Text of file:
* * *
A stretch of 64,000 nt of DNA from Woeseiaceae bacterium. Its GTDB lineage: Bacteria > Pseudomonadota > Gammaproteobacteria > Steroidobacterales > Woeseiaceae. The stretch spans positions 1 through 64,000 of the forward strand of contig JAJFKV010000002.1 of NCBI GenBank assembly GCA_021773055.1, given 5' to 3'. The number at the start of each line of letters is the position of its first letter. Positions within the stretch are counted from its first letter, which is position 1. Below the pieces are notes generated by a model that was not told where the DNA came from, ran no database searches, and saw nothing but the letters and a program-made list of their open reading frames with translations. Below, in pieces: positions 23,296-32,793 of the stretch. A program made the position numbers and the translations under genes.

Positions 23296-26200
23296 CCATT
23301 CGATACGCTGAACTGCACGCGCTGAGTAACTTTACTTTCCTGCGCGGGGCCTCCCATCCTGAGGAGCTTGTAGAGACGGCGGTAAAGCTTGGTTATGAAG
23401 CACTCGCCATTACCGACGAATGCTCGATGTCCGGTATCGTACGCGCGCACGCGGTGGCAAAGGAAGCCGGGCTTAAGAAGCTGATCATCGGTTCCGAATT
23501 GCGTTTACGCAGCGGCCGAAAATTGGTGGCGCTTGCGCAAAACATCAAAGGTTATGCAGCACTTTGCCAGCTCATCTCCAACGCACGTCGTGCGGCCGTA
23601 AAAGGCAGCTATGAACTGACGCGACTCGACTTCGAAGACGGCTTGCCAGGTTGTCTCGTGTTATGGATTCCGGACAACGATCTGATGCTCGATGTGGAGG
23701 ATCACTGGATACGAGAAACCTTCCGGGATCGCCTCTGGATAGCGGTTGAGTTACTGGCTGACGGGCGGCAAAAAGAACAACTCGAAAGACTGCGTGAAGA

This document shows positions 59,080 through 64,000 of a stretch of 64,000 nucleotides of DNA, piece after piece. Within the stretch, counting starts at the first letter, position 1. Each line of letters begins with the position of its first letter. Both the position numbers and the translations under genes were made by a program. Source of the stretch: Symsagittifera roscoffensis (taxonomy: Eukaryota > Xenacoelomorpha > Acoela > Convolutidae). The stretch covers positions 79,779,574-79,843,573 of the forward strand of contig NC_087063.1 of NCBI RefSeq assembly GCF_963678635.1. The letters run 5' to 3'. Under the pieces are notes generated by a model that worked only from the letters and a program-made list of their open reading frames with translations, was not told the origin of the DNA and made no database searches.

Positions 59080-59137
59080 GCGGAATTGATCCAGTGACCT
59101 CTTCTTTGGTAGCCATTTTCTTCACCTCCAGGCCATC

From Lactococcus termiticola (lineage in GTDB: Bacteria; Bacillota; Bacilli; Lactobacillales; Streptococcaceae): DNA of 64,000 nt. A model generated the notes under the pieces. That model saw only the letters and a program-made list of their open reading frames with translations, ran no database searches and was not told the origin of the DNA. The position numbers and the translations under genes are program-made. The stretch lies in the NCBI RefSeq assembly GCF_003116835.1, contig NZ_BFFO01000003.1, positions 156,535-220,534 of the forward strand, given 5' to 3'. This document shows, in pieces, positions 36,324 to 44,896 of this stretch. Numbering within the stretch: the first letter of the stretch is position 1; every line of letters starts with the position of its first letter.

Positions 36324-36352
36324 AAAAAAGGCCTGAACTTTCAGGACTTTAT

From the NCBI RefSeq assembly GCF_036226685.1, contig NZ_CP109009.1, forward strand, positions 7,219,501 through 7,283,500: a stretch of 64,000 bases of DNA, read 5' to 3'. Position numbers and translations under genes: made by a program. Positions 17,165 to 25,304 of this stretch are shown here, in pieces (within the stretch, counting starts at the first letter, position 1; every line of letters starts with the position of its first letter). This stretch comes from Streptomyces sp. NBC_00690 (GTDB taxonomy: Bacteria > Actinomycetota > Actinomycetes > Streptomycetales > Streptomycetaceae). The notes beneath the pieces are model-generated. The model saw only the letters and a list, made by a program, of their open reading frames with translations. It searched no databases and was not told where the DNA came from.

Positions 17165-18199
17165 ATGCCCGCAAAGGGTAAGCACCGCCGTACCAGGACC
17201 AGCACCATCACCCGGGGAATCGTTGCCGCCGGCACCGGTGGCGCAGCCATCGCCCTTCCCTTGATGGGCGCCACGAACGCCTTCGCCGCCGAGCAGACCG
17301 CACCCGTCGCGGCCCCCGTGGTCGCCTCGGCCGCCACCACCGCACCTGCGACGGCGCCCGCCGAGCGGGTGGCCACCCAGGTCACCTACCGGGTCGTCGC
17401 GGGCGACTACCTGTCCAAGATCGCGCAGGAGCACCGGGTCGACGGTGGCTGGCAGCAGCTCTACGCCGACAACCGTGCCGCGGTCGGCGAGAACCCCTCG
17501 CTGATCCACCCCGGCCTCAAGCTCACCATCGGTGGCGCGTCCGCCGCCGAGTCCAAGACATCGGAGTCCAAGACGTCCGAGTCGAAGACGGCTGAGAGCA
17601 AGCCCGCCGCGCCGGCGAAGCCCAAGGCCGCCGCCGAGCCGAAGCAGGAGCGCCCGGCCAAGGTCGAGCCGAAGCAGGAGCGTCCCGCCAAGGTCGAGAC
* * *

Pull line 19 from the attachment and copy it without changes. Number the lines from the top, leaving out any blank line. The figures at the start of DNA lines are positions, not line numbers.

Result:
17201 AGCACCATCACCCGGGGAATCGTTGCCGCCGGCACCGGTGGCGCAGCCATCGCCCTTCCCTTGATGGGCGCCACGAACGCCTTCGCCGCCGAGCAGACCG